Walking away from home and mortgage: We are at wits end. 6+ years ago we had our house appraised for $157k which gave us about $38k of equity. Today we still owe $114k and the home is only worth about $60k.Totally upside down in the loan now. This is no longer an investment but a burden and just a roof over our heads. I know I should probably speak to an attorney but just interested what the consequences are if one does walk away. We have nothing of value, so we are not worried about someone coming after our assets. We are not worried about our credit rating either. We are thinking of renting or moving out of state and live with family.

From the tenor of your question, it seems to me you have already decided on your preferred course of action: you want to walk away and get on with your life. You’re not particularly worried about any deficiency balance because you have no assets for the mortgage holder to come after (even if they could get a judgment); and you’re not particularly worried about your credit. You may talk to an attorney at some point, but for right now you just want to know what the consequences might be. I think I have all that right.

The two major consequences, damage to your credit and being sued over a deficiency balance, are ones you’ve already considered. Another consequence might be the equity you’d lose if the market ever comes back; but whether the market will come back and, if so, when is something for the pundits to guess at. It doesn’t sound like you want to spend time worrying about that consequence either.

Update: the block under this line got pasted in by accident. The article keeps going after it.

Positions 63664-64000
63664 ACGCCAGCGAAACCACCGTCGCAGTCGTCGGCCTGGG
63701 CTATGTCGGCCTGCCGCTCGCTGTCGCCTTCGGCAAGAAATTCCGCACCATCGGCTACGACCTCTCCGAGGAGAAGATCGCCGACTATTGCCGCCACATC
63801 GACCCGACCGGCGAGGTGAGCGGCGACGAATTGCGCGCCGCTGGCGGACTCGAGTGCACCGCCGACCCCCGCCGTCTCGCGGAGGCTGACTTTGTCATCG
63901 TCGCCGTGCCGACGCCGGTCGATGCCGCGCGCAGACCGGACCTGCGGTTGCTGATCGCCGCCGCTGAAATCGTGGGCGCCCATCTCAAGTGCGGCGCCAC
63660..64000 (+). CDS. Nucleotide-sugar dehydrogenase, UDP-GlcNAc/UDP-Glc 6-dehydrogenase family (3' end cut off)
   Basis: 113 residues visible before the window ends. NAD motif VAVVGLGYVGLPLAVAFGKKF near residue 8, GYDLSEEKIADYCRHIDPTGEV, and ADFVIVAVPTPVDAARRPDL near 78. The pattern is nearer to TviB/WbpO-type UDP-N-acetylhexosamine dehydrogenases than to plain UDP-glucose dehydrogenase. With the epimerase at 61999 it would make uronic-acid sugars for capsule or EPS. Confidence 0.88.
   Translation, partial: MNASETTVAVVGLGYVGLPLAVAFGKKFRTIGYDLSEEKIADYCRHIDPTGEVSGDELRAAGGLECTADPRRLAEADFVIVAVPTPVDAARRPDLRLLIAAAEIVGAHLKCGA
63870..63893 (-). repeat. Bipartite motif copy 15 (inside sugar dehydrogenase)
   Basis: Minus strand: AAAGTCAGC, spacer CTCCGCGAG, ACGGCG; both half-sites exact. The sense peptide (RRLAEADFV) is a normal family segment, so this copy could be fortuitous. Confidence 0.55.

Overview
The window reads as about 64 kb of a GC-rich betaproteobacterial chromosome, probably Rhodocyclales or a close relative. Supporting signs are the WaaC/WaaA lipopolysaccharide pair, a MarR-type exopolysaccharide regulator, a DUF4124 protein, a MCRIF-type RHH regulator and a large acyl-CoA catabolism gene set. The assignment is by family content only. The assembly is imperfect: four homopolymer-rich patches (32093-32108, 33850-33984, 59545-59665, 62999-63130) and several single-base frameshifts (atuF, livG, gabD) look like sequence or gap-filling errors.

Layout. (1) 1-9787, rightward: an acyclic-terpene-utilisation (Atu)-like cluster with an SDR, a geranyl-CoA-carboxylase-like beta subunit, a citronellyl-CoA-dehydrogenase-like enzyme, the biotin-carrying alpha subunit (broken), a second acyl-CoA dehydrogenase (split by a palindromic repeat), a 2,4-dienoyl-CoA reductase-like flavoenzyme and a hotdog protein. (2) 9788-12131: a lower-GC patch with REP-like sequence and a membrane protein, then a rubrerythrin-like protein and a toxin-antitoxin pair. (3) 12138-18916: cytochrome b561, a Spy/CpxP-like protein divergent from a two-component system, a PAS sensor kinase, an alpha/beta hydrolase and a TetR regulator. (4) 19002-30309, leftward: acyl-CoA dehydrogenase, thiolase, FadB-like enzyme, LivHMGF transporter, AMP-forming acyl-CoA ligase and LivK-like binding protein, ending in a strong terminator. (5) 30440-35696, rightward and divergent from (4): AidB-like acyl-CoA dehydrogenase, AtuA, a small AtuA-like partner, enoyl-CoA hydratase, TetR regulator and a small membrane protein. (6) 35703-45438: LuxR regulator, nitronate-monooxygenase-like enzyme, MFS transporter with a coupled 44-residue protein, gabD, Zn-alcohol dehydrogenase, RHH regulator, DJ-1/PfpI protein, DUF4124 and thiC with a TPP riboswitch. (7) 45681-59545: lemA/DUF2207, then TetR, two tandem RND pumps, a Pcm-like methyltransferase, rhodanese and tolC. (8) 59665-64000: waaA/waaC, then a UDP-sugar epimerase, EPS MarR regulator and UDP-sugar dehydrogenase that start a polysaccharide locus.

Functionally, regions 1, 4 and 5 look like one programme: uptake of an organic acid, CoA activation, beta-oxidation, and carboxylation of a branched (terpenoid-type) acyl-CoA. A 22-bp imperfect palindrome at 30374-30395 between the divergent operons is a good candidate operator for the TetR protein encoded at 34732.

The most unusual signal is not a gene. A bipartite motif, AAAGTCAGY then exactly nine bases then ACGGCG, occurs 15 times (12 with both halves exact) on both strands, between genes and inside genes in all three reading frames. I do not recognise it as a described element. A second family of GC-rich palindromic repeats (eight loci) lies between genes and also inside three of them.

My thought is that you could contact your lender and offer to give them a “deed in lieu” of foreclosure. This is how the lender can obtain vested control of the property without having to spend the time and money that the foreclosure process would involve. It should be an attractive proposal to them, and shows good faith on your part. If you walk away without giving a deed back in lieu of foreclosure, your lender would have to go through the foreclosure process, which is a long, spendy legal process during which time the home value just continues to decline. It should seem a great advantage to the lender to get back vested control of the property sooner in order to get it on the market sooner, mitigating the loss of value. They might even be willing to grant a concession to you for the deed back, such as waiving their right to come after you for a deficiency balance.

I hope this helps you.

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